Reading Small Memory Software: Patterns for systems with limited memory
2020 so far has been a train wreck. Without any classes on campus, I did manage to spend some time focusing on learning design pattern in computer software and systems in general: a goal I set a year ago but have never had time to finish.
Small Memory Software is a classic for those wishing to learn more on system design patterns & memory efficiency. Its first version was published around 2000s. However, though the memory capcity engineers are familiar with has changed greatly, there are still many principles applicable and useful for any software development that relies on the efficient use of memory and other resources. I first discovered this book through online forum while some senior engineers recommened as “at least it’s worthwhile to read a few chapters to know if you have seen the same memory constraints in the past”. I was quite skeptical in the beginning since the book seems nothing special and pretty old for materials in the tech industry. So I read the introduction before making any purchases. It was a fun experience, espcially for those who have had similar issues: It was like a series of “yeah same” moments linked together and made coherent. Few hours into reading, I bought the physical book.
Why still read this book?
So first, why we still should read this book? Computer memory used to be expensive, but now the company, even the individuals can easily afford a model with good memory. But as the computing power of mobile devices advances, it is not uncommon to rely more on our cellphones with a huge number of applications. The need for developers of such applications to support large request amount increases beyong imagination. So, yes, small memory softwares are back.
In this post we will be fousing on key components like RAM, ROM and secondary storage. Of course there are other constraints like network, processing power, graphics that can slow down the entire system in real life but there have been more patterns in detecting paramsters mentioned before.
|Embedded Systems||Mobile devices||PC||server farms|
|typical applications||Device control, protocol conversion, etc||Diary, Address book, Phone, Email||Word processing spreadsheet, small database,accounting.||E-commerce, large database applications, accounting, stock control.|
|UI||NA||GUI; libraries in ROM||GUI, with several possible libraries as DLLs on disk||Implemented by clients, browsers or terminals|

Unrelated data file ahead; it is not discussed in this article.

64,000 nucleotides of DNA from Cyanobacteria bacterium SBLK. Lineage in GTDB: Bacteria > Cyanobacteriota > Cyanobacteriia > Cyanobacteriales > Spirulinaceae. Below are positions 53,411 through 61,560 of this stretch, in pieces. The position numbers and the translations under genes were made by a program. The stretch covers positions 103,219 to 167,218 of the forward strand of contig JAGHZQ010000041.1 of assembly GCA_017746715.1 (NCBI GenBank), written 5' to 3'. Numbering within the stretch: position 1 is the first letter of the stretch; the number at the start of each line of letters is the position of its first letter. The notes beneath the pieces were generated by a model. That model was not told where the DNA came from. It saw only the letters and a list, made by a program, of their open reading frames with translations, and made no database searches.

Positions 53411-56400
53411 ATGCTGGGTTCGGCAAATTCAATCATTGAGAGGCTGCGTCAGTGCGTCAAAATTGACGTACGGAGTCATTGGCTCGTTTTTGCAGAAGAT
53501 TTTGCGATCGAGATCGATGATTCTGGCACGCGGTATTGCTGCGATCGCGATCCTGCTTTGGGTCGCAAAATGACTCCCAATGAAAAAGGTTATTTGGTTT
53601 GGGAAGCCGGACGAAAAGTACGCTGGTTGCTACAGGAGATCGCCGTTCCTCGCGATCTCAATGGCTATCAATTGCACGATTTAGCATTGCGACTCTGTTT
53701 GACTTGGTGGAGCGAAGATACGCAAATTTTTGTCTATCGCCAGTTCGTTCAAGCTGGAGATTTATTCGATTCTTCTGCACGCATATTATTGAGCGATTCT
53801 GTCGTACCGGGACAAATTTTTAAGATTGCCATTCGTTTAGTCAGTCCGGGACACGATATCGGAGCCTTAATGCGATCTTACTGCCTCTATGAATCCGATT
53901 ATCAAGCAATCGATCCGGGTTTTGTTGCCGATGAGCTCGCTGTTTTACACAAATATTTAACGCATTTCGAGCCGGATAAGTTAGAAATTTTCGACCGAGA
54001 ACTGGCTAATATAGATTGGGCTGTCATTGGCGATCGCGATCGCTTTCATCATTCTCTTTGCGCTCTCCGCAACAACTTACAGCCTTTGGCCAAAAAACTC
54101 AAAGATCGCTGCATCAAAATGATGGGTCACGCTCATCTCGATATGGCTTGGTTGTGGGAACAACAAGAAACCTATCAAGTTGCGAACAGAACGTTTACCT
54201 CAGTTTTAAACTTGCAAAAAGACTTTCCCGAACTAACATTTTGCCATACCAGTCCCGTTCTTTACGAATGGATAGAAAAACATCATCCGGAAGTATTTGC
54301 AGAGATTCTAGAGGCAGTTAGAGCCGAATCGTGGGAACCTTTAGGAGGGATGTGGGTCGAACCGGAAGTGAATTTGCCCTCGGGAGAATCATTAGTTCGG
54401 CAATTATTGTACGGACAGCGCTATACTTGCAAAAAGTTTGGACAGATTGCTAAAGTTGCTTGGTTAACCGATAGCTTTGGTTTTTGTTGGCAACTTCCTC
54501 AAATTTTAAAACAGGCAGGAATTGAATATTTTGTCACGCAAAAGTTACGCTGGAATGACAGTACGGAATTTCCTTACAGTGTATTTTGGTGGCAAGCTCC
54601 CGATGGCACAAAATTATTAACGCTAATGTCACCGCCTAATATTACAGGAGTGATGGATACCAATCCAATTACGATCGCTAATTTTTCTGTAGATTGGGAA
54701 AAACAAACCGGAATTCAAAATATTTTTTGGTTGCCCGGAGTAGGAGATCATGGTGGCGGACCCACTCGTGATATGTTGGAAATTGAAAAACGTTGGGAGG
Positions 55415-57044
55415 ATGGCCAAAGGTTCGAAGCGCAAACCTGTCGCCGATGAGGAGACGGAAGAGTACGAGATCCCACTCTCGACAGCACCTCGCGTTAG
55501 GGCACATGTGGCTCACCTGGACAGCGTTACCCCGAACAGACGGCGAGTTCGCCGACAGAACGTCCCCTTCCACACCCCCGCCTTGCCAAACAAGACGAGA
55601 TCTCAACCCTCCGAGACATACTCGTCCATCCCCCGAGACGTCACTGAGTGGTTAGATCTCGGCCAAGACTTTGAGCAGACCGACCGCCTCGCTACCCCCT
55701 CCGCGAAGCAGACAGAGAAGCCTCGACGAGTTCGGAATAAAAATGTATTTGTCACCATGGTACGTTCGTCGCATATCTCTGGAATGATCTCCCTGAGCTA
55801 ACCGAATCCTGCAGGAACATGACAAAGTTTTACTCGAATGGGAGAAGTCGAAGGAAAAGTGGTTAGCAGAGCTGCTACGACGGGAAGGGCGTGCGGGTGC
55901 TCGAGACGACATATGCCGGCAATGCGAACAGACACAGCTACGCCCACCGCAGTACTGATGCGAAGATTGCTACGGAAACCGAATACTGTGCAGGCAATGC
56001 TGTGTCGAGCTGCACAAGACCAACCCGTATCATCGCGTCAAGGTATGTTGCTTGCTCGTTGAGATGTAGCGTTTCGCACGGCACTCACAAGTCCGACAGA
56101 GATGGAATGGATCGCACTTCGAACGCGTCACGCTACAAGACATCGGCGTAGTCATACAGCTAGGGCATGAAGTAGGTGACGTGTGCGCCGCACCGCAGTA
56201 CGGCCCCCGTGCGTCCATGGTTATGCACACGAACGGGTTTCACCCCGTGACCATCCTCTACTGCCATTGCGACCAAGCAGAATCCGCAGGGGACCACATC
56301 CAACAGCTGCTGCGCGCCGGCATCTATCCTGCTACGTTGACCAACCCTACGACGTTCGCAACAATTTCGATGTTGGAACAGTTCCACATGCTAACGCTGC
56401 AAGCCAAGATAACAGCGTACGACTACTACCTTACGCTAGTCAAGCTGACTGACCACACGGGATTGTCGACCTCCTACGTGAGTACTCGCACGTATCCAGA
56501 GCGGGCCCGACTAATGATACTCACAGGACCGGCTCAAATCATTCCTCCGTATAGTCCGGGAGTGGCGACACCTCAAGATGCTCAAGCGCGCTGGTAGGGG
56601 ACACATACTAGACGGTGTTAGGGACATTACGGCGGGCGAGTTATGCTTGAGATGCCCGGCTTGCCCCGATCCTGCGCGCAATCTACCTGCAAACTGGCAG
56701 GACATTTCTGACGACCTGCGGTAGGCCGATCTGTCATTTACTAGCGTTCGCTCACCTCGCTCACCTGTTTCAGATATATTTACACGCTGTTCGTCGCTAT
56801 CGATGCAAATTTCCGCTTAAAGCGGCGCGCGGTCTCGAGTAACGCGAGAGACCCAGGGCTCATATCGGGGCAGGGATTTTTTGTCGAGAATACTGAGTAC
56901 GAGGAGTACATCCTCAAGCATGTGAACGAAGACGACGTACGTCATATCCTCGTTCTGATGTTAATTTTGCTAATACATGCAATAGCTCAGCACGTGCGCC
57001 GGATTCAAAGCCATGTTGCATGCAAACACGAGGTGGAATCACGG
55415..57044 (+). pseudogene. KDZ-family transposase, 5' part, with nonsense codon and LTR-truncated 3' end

|Network||None, Serial Connection, or industrial LAN||TCP/IP over a wireless connection||10MBps LAN||100 MBps LAN|
|IO||As needed – often the main purpose of device.||Serial connections||Serial & parallel ports, modem, etc.||Any, accessed via LAN|
For dynamic memory allocation, there are two types: internal fragmentation and external fragmentation(And Data Fragmentation, as some would mention). The cause of such cases usueally happens when the user processes are loaded and removed from RAM, stored in blocks, making the main memory not enough for loading new process even though there are available memory spaces: small size memory blocks.
The memory would eventually run out, no matter which memory allocation scheme we choose, so what we could do for better memory management is to choose memory plan accordingly.
Fixed size Client Memories: makes user to take responsibility to take memory problems but harder to provide full features of the app, sometimes may result in lower user engagement rate.
Signal an error: It is quite easy to inform the client side of the error but it is more important to handle the error correctly, think about the parital failure pattern. This approach usually gives us more options to handle memory problems.
Reduce quality to reduce quantity: reduce quality can maintain the system throughput. One popular example is reduceing the quality of the image we store, or reducing sampling frequency.
Delete old objects: This is known as common practice. For example, if you load your pics for far too long in Instgram, most likely you would refresh or reopen the app, which means Fresh Work Before Stable: terminating old connections that have lower chance to be answered, delete old ones for new objects to arrive.
Defer new requests/ IGNORE.
I will be updating this post regularly till I finish the whole book. If you have any questions, feel free to discuss in the comment section below.